The Akwa Ibom State government on Thursday promised to cater for the welfare of the eight returnees from Libya into the state. The deputy governor, Moses Ekpo, gave the promise when he received the returnees who were rescued from Libya by the Federal Government.
The returnees, who arrived the country through Port Harcourt International Airport on Monday, wore forlorn faces. They said they were very happy to return to their state of origin after months of incarceration in Libya.
Ekpo, who was represented by the Permanent Secretary, deputy governor’s office, Nkopuruk Ekaiko, commended the Federal Government for coming to the rescue of the returnees. The deputy governor charged them to learn from the lessons of their travel and reintegrate themselves into the society, advising that there is no place like home.
He said: “I believe you have learnt your lessons through your travel to seek greener pastures where they do not exist. Thank God for your safety, we have received you back into the state. Government will take charge and cater for your welfare. Be of good conduct to benefit from state government’s welfare package.”
One of the returnees, Victoria Sampson, told the News Agency of Nigeria that she travelled to Libya in 2016 when she lost her husband. Sampson, a mother of three children, said after the death of her husband, a woman took her to Libya on condition that she would work to offset the transport expenses incurred on her.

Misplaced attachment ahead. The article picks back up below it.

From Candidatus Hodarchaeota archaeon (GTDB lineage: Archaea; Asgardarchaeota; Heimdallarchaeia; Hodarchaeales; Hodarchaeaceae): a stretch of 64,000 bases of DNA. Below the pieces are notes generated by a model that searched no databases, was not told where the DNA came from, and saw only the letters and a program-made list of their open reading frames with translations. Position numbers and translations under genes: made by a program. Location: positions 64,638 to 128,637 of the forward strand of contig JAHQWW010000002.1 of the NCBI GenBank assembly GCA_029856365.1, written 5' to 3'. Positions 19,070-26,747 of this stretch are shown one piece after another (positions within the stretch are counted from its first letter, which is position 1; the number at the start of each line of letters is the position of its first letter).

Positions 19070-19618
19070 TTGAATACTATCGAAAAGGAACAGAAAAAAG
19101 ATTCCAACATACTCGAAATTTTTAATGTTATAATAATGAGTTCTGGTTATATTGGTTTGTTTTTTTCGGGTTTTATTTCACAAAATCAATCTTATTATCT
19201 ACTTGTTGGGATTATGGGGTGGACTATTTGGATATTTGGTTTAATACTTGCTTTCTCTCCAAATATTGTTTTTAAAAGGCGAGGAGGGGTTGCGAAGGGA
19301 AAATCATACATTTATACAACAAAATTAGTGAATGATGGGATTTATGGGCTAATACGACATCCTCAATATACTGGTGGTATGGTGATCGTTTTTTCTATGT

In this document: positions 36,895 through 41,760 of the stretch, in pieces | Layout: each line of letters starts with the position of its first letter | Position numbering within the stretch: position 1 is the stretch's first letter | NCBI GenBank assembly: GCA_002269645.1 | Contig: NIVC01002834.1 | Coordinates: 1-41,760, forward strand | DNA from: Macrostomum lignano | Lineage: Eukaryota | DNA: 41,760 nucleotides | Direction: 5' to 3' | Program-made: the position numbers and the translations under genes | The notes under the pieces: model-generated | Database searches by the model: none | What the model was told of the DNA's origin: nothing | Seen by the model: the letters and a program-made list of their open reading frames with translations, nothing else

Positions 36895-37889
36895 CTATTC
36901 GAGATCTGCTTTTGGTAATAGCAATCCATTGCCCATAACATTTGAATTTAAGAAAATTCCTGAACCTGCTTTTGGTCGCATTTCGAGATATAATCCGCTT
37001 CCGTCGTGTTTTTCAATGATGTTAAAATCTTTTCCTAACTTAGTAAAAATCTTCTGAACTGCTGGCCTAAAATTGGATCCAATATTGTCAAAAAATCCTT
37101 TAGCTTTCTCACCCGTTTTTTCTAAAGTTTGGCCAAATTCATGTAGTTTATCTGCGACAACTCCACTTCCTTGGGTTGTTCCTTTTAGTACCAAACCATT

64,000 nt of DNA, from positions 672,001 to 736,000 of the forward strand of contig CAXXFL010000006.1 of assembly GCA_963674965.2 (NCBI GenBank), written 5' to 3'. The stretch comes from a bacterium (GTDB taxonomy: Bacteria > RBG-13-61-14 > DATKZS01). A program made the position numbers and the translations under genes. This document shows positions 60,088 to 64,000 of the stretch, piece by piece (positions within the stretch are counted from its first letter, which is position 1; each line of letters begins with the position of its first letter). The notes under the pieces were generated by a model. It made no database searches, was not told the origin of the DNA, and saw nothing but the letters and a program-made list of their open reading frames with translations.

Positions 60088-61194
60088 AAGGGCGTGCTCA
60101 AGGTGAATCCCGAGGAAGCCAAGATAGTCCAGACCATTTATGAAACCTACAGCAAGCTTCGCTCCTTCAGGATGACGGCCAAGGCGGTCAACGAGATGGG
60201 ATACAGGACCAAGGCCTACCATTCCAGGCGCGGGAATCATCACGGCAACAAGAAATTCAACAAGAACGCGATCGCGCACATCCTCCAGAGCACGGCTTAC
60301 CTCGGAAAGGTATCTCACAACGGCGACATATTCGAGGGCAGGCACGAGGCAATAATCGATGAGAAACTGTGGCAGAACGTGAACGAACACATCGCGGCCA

She said: “I worked for 10 months in Libya and paid the madam her N600,000. Unfortunately, when I started to work for myself, I was arrested and thrown into prison where I was living on a meal of Macaroni once daily. I was arrested and put in an underground prison for nine months. The Libyans tortured us every day while in prison. One of us from this state by the name Eno died in prison as a result of the torture.”
Another returnee, Isonguyoh Patrick, a 2012 Banking and Finance graduate from one of the Nigerian universities, said he travelled to seek for a job in Europe. He said he was trapped in Libya and imprisoned for four months.
Patrick said: “After my graduation from the university in 2012, I tried to look for job in the country, but it was not forthcoming. My friend facilitated my travelling to Europe in search of the greener pastures, but I could not get to Europe before I was arrested and thrown into prison for four months. Travelling to Europe by land is the worst venture anyone can undertake.”
Patrick appealed to governments to make policies and programmes that would create jobs for the teeming youths to discourage illegal traveling. The eight returnees were made up of five males and three females.